A first difference might involve an infant or child's general level of arousal. Because interactions with
U.S. infants involve a lot of stimulation and reinforcement of vocal/verbal behaviors, and elicitation of
smiling andlaughing, these interactions have been observed to involve high peaks of excitement, longer
interactions that involve play and other exciting activities, and generally higher levels of arousal in the
infants (Dixon, Tronick, Keefer & Brazelton, 1981 Dixon, Tronick, Keefer & Brazelton, 1981). Dixon
and colleagues contrasted this with the style of interaction of the Kenyan (Gusii) mothers. These mothers
engaged in the more exciting types of interactions for only very brief periods of time, and when their
infants began to get too aroused and excited they were observed to avert their eyes and/or turn away. It is
inferred that in general, the U.S. infants spend more of their time in highly aroused and excited states and
infants in soothing/distress responsiveness cultures (like to Gusii) spend more of their time in less
aroused and excited states. Later on, U.S. children may be more likely to be stimulus seeking, although
Gusii children may not or may even prefer quietness, sedateness and low key interactions.
Due to relative tolerance of crying among U.S. mothers, and less holding, American infants are expected
to be more fussy (Barr, 1990). It may be inferred that the holding and soothing strategies used by Gusii
mothers, among others, produce infants that spend less time distressed. U.S. infants and children,
therefore, are more likely to spend time in both excited and happy states of arousal and in distressed
states of arousal. Infants who are soothed and held will be less likely to experience both peaks of
excitement and peaks of distress. The question we will take up below is whether exposure to such peaks of
both positive and negative arousal helps infants to cope better with later stresses, or not.
Finally, it is apparent that U.S. infants must learn to cope early with being alone and specifically with
being separated from their mothers. Tennes, (1982) Tennes (1982) has shown that in human infants there is a
positive linear relationship between amount of separation protest and the amount of cortisol secreted. The
information we have about sleep patterns in American infants and children also suggests that these produce
stress in them. Although we are not aware of studies that have measured cortisol levels in infants sleeping
apart from their parents and those sleeping with their parents, there is some evidence that these sleeping
practices are stressful for American infants. For example, bedtime rituals seem to occur in U.S. settings,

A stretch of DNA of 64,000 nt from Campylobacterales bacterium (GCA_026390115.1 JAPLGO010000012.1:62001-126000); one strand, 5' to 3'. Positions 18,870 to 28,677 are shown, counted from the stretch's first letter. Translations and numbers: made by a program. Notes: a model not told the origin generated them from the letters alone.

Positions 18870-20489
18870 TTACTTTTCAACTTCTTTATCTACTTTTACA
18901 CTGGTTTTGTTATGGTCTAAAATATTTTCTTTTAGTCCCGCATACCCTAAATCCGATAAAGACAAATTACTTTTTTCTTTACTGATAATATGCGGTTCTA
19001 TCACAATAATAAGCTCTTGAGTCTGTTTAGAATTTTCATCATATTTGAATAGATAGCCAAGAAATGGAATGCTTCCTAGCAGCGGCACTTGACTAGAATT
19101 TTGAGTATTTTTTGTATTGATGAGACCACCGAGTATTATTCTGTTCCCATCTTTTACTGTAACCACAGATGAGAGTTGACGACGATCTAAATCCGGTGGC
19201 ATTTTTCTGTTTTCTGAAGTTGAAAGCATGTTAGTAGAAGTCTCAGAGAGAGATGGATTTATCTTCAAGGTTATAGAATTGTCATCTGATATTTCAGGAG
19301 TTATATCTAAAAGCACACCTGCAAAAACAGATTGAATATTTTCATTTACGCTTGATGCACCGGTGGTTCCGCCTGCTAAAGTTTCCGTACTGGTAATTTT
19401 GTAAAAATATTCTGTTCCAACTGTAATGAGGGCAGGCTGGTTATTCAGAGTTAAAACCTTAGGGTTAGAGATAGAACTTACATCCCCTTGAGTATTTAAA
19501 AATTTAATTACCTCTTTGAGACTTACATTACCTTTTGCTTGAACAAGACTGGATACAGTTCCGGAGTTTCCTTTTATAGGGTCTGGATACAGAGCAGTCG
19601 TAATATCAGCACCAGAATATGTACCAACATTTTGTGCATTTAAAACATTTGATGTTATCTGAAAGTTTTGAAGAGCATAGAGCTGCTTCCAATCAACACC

where infants and children are put to bed at set times and in separate areas, but rarely in other settings
(e.g. Morelli et al., 1992). These rituals may last up to an hour in some cases and seem to be a response to
the difficulty the infant or child has with going to bed on their own. A majority of U.S. infants in the
Morelli et al. study also required transitional objects such as pacifiers, "blankies" or stuffed
animals. It is well known from studies of adults (as summarized by Fackelmann, 1998 Fackelmann, 1998) that
cortisol is produced during all types of stressful events, and that high levels of cortisol seem to be
associated with a number of effects, including low immune system functioning.
We are suggesting two possible early effects of early child rearing practices:
a) different emotional behaviors related to arousal versus lack of arousal, expectations for contact with
consoling individuals when one is upset or alone, and differential anticipations for other features of
interactions with others (Commons, 1991 Commons, 1991).
b) possibly long term differences in the release of cortisol and possible related changes in brain
structure due to the relative stressfulness of certain practices
It is expected that much of the early emotional learning takes place subcortically and results in
children who have quite different expectations from their interactions with other people. As discussed
above, such subcortically-learned expectations may not be accessible to conscious awareness and therefore
control and relearning.
One implication is that cultures that train for independence, and therefore self-responsibility, risk
having more PTSD later in life. That is because these cultures do not support infants (nor adults) during
stressful and traumatic events to the same extent as do cultures that emphasize dependence and mutual
support. Whether distressed or not, Individuals are isolated or separated and do not experience as much
physical contact, which is known to be soothing (it has been shown to reduce blood pressure and so on).
Early stressful practices may produce lasting effects, as these areas of the brain are still developing. As
has been suggested by numerous investigators, the pathways that remain in place after early development are
very determined by experience (as summarized in Todd et al., 1995). There may therefore be permanent
alterations in stress-related neurotransmitter systems (such as the release of higher levels of cortisol).
It is also the case that even later on, these individualistic cultures do not make coping with stress and
trauma easy, as they tend to view trauma as shameful, something the individual should have controlled or
avoided as part of their independence, and typically something to be dealt with alone. Because of the
shameful nature of most trauma, it is not openly discussed, which seems to worse its effects.